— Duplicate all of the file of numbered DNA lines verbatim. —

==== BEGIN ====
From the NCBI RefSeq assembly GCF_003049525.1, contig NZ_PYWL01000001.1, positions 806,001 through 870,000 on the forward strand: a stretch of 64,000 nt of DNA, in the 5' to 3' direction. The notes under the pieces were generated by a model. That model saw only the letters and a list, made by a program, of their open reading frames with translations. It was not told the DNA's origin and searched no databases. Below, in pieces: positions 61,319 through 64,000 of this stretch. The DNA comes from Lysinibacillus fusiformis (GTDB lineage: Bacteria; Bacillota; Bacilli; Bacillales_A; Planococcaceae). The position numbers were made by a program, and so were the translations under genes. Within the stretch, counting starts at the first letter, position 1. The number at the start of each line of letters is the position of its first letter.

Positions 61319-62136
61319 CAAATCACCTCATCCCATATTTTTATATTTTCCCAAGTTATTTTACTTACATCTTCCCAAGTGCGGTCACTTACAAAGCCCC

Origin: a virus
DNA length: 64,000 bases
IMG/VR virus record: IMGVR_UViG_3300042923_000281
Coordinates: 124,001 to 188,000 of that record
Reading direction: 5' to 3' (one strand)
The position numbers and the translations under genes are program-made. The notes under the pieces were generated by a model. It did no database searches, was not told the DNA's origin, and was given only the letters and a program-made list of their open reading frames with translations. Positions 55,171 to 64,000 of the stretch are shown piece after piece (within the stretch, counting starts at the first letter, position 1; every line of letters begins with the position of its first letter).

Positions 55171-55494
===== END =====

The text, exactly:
From the NCBI RefSeq assembly GCF_003049525.1, contig NZ_PYWL01000001.1, positions 806,001 through 870,000 on the forward strand: a stretch of 64,000 nt of DNA, in the 5' to 3' direction. The notes under the pieces were generated by a model. That model saw only the letters and a list, made by a program, of their open reading frames with translations. It was not told the DNA's origin and searched no databases. Below, in pieces: positions 61,319 through 64,000 of this stretch. The DNA comes from Lysinibacillus fusiformis (GTDB lineage: Bacteria; Bacillota; Bacilli; Bacillales_A; Planococcaceae). The position numbers were made by a program, and so were the translations under genes. Within the stretch, counting starts at the first letter, position 1. The number at the start of each line of letters is the position of its first letter.

Positions 61319-62136
61319 CAAATCACCTCATCCCATATTTTTATATTTTCCCAAGTTATTTTACTTACATCTTCCCAAGTGCGGTCACTTACAAAGCCCC

Origin: a virus
DNA length: 64,000 bases
IMG/VR virus record: IMGVR_UViG_3300042923_000281
Coordinates: 124,001 to 188,000 of that record
Reading direction: 5' to 3' (one strand)
The position numbers and the translations under genes are program-made. The notes under the pieces were generated by a model. It did no database searches, was not told the DNA's origin, and was given only the letters and a program-made list of their open reading frames with translations. Positions 55,171 to 64,000 of the stretch are shown piece after piece (within the stretch, counting starts at the first letter, position 1; every line of letters begins with the position of its first letter).

Positions 55171-55494